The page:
REVIEW: Promising Young Woman

Promising Young Woman is perhaps one of the more divisive films of this awards season. Some audiences love the ending of the film, whereas others claim it ruins the entire film. I initially stood somewhere in the middle, but the more I think about it, the more I agree with the latter perspective. And when I think about it even more, I realize that the film as a whole might not be as effective as it hopes to be. The film addresses rape culture, and how the skepticism and victim shaming that come along with it affect not only the victim but also the victim’s loved ones. The film has been marketed as a revenge thriller, but it fails to deliver any real, satisfying sense of justice to its protagonist.

The lead character, Cassie, played by Carey Mulligan, is a young woman who is haunted by a traumatic event that led her to drop out of med school. Formerly at the top of her class, she now works at a coffee shop and frequents bars and nightclubs where she can be found completely wasted, struggling to sit up and form coherent sentences. Each time this happens, without fail, a man offers to take care of her and her home, but they always end up at his apartment where he tries to take advantage of her intoxicated state. However, each time, she reveals she is stone-cold sober and confronts the man about his behavior. Then, once she gets the guy to kind of admit what he did was wrong, she leaves. And this whole plan doesn’t even work. One of the first guys that Cassie confronts is named Jerry. Later in the film, she is scooped up by a man in a fedora, who says, “You’re that girl Jerry was talking about!” when he finds out she is sober. Let’s break that down: Cassie forces Jerry to see the error of his ways, who tells his friend in the fedora about his experience, and the friend in the fedora goes on to do exactly what put Jerry in his situation and fully believes he can get away with it.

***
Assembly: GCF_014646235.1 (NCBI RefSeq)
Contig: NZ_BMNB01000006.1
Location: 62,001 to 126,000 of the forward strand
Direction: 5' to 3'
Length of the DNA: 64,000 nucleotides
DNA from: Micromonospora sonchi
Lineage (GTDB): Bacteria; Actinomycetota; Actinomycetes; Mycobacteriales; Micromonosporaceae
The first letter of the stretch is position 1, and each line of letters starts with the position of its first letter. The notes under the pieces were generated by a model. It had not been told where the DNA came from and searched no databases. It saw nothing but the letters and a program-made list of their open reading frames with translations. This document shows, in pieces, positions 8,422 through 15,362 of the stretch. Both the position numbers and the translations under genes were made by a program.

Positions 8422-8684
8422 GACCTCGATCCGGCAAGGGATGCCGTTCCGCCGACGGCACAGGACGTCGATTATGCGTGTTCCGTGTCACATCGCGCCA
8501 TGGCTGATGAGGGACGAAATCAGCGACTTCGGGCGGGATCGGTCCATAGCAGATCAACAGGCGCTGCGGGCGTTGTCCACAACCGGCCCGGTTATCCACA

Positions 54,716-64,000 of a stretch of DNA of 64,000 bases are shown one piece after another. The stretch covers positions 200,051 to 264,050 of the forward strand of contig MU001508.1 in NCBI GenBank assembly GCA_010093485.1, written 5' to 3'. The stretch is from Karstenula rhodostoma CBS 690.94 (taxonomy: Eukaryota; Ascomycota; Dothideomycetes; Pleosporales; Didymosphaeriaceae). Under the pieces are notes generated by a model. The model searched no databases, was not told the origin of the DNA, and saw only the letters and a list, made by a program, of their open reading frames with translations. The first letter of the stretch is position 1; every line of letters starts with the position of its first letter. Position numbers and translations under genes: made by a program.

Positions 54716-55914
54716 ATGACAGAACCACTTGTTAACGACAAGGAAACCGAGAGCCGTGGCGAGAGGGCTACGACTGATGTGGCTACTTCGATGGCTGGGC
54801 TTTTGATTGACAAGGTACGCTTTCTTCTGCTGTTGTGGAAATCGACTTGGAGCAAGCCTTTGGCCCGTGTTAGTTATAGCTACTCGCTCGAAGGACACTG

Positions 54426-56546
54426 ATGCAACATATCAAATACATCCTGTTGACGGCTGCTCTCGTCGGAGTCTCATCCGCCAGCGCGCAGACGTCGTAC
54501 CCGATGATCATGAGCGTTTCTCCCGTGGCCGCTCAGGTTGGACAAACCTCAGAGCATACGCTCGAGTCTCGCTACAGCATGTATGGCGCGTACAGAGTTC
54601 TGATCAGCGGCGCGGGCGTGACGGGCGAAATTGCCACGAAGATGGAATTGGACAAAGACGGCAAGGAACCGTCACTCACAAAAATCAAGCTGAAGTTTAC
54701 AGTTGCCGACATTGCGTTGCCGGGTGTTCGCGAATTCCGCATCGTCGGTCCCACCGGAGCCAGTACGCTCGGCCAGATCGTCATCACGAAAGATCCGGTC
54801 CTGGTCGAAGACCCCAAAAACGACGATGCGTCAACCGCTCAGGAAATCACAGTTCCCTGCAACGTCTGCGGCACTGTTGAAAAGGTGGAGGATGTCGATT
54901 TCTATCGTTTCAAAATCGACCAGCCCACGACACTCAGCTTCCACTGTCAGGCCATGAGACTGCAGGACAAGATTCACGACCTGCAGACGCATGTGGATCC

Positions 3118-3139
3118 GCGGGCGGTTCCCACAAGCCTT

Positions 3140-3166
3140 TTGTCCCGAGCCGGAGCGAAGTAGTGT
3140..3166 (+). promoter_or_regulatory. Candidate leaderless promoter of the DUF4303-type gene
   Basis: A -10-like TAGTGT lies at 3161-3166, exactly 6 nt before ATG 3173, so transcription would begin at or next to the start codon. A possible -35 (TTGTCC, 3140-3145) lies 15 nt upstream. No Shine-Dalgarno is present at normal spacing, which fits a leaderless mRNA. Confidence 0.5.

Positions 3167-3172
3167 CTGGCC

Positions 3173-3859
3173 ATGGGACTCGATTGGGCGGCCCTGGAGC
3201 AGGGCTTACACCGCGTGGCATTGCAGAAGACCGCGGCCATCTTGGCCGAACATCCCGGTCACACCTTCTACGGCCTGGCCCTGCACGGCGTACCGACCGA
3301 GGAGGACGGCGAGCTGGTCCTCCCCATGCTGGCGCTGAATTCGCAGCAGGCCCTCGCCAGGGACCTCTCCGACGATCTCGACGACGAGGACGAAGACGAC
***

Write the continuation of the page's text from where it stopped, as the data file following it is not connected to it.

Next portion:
Cassie does genuinely make some people feel really bad, and she does so them by employing pretty twisted methods. And then there’s the highly polarizing conclusion to the film. I don’t want to spoil the film, but I will say that the writer/producer/director, Emerald Fennell, described the ending as “realistic.” But this “realism” is unsatisfying as the main instigator of Cassie’s grief may see some sort of consequences, but he never directly admits and recognizes his wrongdoing. As an audience member, I’m unsure what to take away as the message of the film, nor can I find a particularly encouraging message. I don’t believe that Cassie saw any justice or received any closure for her past, and the “realistic” tone to the film was pretty disheartening.


Promising Young Woman is available to rent on Prime Video, Apple TV, VUDU, Google Play, and Fandango Now.

Nellie Shih

Nellie is an architecture student with a love of film and visual art. Her favorite film is The Farewell and she spends her free time waiting for the next season of Succession.

2 thoughts to “REVIEW: Promising Young Woman”

  1. Just watched this film yesterday. I agree with you that the ending felt unsatisfying–but I feel that’s where the realism comes in, rightfully so! To me, this film was meant to highlight how twisted our culture is: if we got the happy ending we wanted, we might feel comforted that rape and misogyny are punished and justice is served, but that’s sometimes rarely the case in our world. The unsettling tone of this film highlights, not excuses, rape culture and how prevalent it is even today.

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